Assessment of G6PD activity using CareStart G6PD RDT and genetic variants in P. vivax malaria in Mauritania
Primaquine is recommended by the World Health Organization (WHO) for radical treatment of Plasmodium vivax malaria. This drug is known to provoke acute hemolytic anemia in individuals with glucose-6-phosphate dehydrogenase (G6PD) deficiency. Due to lack of data on G6PD deficiency, the use of primaquine has been limited in Africa. In the present study, G6PD deficiency was investigated in blood donors of various ethnic groups living in Nouakchott, a P. vivax endemic area in Mauritania.
Venous blood samples from 443 healthy blood donors recruited at the National Transfusion Center in Nouakchott were screened for G6PD activity using the CareStart G6PD deficiency rapid diagnostic test. G6PD allelic variants were investigated using DiaPlexC G6PD genotyping kit that detects African (A-) and Mediterranean (B-) variants. Overall, 50 of 443 (11.3%) individuals (49 [11.8%] men and 1 [3.7%] woman) were phenotypically deficient. Amongst men, Black Africans had the highest prevalence of G6PD deficiency (15 of 100 [15%]) and White Moors the lowest (10 of 168, [5.9%]). The most commonly observed G6PD allelic variants among 44 tested G6PD-deficient men were the African variant A- (202A/376G) in 14 (31.8%), the Mediterranean variant B- (563T) in 13 (29.5%), and the Betica-Selma A- (376G/968C) allelic variant in 6 (13.6%). The Santamaria A- variant (376G/542T) and A variant (376G) were observed in only one and two individuals, respectively. None of the expected variants was observed in 8 (18.2%) of the tested phenotypically G6PD-deficient men.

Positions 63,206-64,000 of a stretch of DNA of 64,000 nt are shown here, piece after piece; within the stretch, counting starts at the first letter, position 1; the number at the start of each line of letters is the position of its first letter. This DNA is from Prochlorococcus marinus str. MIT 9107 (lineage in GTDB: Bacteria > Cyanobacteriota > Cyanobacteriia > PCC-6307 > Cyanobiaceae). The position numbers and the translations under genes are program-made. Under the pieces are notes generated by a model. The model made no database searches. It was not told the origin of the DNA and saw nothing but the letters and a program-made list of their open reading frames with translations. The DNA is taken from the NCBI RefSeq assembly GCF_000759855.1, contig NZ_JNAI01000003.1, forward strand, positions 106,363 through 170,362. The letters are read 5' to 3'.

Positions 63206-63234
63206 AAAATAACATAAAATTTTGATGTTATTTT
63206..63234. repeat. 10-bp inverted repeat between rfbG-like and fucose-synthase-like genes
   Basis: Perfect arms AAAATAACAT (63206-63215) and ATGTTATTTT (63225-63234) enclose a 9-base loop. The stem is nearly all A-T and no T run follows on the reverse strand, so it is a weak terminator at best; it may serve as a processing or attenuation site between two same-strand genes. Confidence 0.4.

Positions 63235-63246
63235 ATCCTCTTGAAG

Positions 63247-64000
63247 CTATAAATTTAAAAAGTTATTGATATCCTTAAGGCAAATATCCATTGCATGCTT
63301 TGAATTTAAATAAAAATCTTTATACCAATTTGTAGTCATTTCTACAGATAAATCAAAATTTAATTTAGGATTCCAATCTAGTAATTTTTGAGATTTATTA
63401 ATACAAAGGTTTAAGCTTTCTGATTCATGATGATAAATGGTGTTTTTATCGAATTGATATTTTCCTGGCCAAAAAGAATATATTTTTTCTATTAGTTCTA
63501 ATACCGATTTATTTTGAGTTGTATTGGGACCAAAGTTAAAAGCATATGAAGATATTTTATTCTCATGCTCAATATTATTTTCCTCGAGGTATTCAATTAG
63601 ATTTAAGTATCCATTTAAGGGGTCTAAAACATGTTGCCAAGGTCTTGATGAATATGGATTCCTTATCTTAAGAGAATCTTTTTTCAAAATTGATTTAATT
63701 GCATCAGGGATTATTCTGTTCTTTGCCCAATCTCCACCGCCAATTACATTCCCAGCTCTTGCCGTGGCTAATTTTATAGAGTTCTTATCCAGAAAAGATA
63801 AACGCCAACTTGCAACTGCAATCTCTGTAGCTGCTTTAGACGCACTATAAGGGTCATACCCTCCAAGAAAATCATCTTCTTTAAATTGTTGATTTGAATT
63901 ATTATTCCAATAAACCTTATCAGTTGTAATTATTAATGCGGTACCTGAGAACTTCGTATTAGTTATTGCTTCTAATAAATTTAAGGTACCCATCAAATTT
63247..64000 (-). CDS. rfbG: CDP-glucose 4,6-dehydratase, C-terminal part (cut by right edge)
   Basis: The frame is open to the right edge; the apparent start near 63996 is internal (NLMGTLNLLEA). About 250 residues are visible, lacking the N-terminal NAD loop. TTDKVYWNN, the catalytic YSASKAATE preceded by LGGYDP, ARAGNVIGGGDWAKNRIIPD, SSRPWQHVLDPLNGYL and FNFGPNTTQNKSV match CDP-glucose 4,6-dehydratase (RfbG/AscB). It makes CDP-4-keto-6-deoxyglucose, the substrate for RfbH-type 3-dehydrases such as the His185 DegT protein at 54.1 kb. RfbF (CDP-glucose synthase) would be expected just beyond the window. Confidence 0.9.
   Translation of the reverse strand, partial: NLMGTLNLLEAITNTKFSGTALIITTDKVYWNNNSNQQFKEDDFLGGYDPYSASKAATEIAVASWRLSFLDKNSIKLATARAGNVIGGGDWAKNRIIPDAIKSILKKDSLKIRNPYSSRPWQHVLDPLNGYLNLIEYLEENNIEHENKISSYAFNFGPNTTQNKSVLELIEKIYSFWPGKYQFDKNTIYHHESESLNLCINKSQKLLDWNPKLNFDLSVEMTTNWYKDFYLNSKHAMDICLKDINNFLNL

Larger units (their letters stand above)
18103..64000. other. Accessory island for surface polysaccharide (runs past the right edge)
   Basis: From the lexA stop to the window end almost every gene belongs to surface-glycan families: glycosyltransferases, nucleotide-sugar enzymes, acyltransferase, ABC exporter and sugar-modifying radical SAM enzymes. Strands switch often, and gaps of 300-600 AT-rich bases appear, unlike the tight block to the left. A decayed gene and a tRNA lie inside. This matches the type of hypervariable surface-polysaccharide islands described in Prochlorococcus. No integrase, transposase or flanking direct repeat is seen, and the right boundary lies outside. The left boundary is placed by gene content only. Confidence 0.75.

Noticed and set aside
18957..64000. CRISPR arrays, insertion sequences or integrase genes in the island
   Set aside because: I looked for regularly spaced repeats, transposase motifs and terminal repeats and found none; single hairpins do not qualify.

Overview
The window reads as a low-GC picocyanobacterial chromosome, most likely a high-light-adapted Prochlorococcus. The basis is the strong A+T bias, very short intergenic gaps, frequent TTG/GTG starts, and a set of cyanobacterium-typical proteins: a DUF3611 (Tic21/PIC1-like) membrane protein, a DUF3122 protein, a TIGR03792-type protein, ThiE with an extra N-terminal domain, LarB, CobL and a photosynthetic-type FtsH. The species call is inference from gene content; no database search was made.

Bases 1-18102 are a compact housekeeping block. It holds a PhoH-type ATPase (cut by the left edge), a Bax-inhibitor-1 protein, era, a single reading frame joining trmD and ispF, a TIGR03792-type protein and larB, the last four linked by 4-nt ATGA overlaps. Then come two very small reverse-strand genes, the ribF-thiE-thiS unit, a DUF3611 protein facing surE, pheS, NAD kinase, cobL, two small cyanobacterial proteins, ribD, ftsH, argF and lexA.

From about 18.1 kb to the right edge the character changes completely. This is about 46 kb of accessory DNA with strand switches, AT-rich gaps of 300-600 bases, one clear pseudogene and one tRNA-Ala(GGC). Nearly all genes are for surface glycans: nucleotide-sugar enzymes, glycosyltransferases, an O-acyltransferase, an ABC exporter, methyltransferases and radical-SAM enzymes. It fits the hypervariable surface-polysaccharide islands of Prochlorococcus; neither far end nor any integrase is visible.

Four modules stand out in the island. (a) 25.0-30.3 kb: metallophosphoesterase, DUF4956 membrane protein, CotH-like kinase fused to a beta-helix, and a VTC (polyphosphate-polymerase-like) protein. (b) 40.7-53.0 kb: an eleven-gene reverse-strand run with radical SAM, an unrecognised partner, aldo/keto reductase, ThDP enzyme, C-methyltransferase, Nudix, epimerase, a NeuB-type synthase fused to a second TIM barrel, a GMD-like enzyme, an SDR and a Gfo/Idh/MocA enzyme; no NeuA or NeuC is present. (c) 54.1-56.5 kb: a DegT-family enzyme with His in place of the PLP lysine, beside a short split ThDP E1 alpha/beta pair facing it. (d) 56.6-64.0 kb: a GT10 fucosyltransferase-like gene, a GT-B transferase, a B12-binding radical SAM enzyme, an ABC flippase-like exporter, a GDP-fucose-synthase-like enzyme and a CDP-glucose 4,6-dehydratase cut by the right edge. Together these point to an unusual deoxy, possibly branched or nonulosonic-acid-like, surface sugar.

This is the first published data on G6PD deficiency in Mauritanians. The prevalence of phenotypic G6PD deficiency was relatively high (11.3%). It was mostly associated with either African or Mediterranean variants, in agreement with diverse Arab and Black African origins of the Mauritanian population.